May God give you the desire to desire and pray for those around you to be saved.  May it not be a drifting fad that soon floats out of sight and thought, but may it be a constant desire.

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The Chosen Oak

The Chosen Oak

“The Chosen Oak” is a story I wrote in 2011 for a friend, Angela Monts who was given a few short months to live. “The Chosen Oak” is Angela’s personal story with symbolism and references to her and her family. “The Chosen Oak” was also written to help families explain the death of a parent or loved one to children. All proceeds from the book go to “The Chosen Oak Scholarship Fund” for students graduating from Edgewood High School.

Eleanor, Tie Your Shoes!

UPDATED: February, 2013

Eleanor was in Mrs. Smith’s third grade class at a small school in Indiana.  Eleanor was unique and creative.  Unfortunately, her uniqueness and creativity put her a few steps and a few minutes behind the rest of her class, and really the rest of the world around her. But Eleanor was perfectly happy with who she was.

A constant guarantee with Eleanor was that her shoes would be untied.  Eleanor’s teacher, Mrs. Smith, began each day by saying, “Eleanor, tie your shoes!”  This command became part of the third grade class’s morning procedure right after reciting the Pledge of Allegiance. Yet Eleanor never complained; she just knelt down and tied her shoes.  Each time Eleanor would tie her shoes well, but no matter what, at some point her shoes would become untied again.

Eleanor danced and hummed as she swung her arms freely from side to side.  Eleanor looked like a flower girl floating down the aisle at a wedding…step together…step together…step together.  Gliding like that is cute at a wedding, but when a little girl is trying to keep up with her class filing down the hallway after lunch, she will eventually fall behind.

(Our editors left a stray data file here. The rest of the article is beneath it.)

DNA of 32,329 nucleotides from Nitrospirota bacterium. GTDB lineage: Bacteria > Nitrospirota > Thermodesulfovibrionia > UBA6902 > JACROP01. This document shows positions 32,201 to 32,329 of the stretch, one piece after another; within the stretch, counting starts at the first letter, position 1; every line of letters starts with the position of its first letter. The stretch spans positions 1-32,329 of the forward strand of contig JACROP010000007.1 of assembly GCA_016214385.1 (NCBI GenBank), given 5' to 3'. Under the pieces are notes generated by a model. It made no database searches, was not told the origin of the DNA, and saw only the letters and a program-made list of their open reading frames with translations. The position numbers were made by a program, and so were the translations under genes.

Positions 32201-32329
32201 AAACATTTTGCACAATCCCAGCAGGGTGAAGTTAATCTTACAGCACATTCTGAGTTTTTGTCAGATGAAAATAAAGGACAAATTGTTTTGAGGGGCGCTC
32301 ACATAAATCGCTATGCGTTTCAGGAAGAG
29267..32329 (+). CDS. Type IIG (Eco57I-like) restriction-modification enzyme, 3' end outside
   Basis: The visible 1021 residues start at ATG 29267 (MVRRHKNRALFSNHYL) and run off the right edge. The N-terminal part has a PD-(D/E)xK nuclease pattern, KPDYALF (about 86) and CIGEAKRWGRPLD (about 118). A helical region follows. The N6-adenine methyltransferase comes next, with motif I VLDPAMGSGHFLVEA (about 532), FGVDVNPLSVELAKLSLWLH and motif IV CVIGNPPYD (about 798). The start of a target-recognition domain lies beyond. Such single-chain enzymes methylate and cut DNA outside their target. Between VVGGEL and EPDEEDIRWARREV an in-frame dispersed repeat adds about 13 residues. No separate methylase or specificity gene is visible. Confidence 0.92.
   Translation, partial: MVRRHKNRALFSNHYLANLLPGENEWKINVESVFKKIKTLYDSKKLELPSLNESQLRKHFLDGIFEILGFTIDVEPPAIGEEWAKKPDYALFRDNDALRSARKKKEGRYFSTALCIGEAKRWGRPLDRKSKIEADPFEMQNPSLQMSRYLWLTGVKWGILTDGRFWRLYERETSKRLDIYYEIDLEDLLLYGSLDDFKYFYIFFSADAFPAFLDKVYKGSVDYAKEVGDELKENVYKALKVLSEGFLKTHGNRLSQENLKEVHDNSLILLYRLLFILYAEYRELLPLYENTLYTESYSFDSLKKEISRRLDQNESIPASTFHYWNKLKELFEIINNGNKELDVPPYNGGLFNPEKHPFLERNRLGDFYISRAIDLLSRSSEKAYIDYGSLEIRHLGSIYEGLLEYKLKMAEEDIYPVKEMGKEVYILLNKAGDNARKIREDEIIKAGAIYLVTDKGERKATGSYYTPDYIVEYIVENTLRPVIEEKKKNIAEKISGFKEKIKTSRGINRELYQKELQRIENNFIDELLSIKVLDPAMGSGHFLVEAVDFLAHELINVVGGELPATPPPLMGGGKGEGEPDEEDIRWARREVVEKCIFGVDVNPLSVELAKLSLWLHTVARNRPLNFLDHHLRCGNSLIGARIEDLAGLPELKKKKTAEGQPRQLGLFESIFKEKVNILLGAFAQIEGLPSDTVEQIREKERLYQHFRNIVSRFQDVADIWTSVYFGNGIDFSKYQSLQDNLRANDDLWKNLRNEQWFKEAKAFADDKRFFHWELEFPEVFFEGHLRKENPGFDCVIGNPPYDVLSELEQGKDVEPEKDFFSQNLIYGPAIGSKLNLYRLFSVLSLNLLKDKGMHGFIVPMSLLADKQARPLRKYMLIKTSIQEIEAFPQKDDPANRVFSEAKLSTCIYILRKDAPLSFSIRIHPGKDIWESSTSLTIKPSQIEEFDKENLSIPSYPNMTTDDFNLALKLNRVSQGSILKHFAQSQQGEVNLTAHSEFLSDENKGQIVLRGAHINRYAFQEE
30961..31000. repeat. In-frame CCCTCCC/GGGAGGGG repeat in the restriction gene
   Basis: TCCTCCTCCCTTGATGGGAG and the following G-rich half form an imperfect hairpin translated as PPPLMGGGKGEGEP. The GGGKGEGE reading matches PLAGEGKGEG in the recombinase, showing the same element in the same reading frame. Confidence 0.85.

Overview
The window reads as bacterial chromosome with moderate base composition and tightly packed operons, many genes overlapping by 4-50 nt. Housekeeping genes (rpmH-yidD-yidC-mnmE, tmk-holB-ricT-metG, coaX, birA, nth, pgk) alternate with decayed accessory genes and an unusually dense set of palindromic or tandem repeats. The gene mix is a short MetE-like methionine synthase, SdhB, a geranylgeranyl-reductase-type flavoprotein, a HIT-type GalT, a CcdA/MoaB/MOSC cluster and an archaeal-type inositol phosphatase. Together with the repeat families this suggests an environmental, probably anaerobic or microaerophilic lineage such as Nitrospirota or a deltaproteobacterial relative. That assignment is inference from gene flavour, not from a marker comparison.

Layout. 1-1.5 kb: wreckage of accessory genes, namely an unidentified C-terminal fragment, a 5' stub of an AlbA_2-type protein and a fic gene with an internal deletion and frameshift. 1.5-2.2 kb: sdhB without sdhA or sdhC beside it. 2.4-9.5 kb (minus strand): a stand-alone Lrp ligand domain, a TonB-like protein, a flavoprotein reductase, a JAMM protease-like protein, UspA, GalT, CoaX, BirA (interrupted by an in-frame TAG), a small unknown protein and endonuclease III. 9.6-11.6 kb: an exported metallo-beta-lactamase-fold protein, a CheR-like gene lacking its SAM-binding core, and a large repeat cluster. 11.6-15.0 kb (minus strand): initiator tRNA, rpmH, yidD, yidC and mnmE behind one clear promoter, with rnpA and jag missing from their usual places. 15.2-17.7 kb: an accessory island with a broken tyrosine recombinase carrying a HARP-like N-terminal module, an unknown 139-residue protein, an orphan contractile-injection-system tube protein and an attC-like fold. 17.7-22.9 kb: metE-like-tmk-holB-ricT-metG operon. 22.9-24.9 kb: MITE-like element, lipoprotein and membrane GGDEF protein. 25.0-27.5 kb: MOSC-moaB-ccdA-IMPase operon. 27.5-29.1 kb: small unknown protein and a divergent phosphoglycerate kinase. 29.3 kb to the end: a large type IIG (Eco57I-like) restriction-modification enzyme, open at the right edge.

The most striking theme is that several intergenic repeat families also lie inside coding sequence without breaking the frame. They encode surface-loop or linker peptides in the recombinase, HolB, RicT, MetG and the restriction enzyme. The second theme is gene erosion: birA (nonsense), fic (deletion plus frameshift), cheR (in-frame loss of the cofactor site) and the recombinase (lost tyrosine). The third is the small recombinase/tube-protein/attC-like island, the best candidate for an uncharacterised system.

As Mrs. Smith led her students back to their classroom after recess, she stopped, turned around, and inspected the children following quietly behind her.  Mrs. Smith  spied Eleanor lagging behind.  The frustrated teacher put her left hand on her hip and tipped her head to the left as she watched Eleanor catch up to her classmates.  Before the class could continue on to their room, Mrs. Smith issued the time-worn command, “Eleanor, tie your shoes, please.”  Mrs. Smock added the ‘please’ at the end of her sentences at times to remind herself not to get too upset.  It was her little way of ‘counting to ten’.

Because Eleanor just had caught up to her class, she was uncertain as to why they had stopped. Eleanor’s classmate, ____________, turned her head and whispered out the side of her mouth, “Eleanor, tie your shoes.”  Eleanor leaned sideways and slid down the wall as she reached her arms out to tie her shoes.  As she finished the task, her teacher said, “Eleanor, one of these days you are going to miss out on something big because your shoes are never tied.

A week later, the class was preparing for a field trip to the nearby art museum.  Mrs. Smith went through her checklist with the children.  ”Lunch bags?  Jackets? Field trip buddy?”  After every item the children responded with “Check!” growing louder and louder.

Formed in a single file line, the excited third grade class climbed onto the idling yellow bus and took their seats.  After a quick head count, the teacher motioned to the bus driver that they were ready, and the bus drove away from the school.